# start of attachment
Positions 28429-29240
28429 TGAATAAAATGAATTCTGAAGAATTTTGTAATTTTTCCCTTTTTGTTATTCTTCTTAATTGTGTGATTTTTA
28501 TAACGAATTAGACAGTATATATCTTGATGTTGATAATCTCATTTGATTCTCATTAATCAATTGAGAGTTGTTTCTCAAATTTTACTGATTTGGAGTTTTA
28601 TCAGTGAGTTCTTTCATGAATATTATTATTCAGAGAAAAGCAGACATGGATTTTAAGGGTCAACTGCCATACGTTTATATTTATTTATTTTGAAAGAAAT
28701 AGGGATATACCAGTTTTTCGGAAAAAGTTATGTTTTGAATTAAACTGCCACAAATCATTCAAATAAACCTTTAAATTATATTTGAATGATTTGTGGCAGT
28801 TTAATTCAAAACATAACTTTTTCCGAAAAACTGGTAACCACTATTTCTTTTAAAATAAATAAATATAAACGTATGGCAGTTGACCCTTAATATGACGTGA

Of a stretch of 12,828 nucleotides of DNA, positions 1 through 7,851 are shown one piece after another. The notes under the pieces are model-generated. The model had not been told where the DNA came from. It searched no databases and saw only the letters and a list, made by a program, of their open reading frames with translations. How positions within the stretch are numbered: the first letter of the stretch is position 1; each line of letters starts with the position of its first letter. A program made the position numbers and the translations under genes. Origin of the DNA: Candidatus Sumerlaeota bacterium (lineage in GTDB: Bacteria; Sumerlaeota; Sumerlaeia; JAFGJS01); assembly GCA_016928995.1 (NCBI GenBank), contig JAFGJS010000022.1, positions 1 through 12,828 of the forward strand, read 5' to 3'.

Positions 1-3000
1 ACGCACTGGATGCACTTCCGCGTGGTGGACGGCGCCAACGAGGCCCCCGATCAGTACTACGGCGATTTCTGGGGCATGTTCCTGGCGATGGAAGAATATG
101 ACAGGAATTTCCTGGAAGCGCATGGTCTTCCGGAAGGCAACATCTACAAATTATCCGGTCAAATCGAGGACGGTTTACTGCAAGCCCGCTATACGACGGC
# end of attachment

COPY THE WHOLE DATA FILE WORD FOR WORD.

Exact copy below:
Positions 28429-29240
28429 TGAATAAAATGAATTCTGAAGAATTTTGTAATTTTTCCCTTTTTGTTATTCTTCTTAATTGTGTGATTTTTA
28501 TAACGAATTAGACAGTATATATCTTGATGTTGATAATCTCATTTGATTCTCATTAATCAATTGAGAGTTGTTTCTCAAATTTTACTGATTTGGAGTTTTA
28601 TCAGTGAGTTCTTTCATGAATATTATTATTCAGAGAAAAGCAGACATGGATTTTAAGGGTCAACTGCCATACGTTTATATTTATTTATTTTGAAAGAAAT
28701 AGGGATATACCAGTTTTTCGGAAAAAGTTATGTTTTGAATTAAACTGCCACAAATCATTCAAATAAACCTTTAAATTATATTTGAATGATTTGTGGCAGT
28801 TTAATTCAAAACATAACTTTTTCCGAAAAACTGGTAACCACTATTTCTTTTAAAATAAATAAATATAAACGTATGGCAGTTGACCCTTAATATGACGTGA

Of a stretch of 12,828 nucleotides of DNA, positions 1 through 7,851 are shown one piece after another. The notes under the pieces are model-generated. The model had not been told where the DNA came from. It searched no databases and saw only the letters and a list, made by a program, of their open reading frames with translations. How positions within the stretch are numbered: the first letter of the stretch is position 1; each line of letters starts with the position of its first letter. A program made the position numbers and the translations under genes. Origin of the DNA: Candidatus Sumerlaeota bacterium (lineage in GTDB: Bacteria; Sumerlaeota; Sumerlaeia; JAFGJS01); assembly GCA_016928995.1 (NCBI GenBank), contig JAFGJS010000022.1, positions 1 through 12,828 of the forward strand, read 5' to 3'.

Positions 1-3000
1 ACGCACTGGATGCACTTCCGCGTGGTGGACGGCGCCAACGAGGCCCCCGATCAGTACTACGGCGATTTCTGGGGCATGTTCCTGGCGATGGAAGAATATG
101 ACAGGAATTTCCTGGAAGCGCATGGTCTTCCGGAAGGCAACATCTACAAATTATCCGGTCAAATCGAGGACGGTTTACTGCAAGCCCGCTATACGACGGC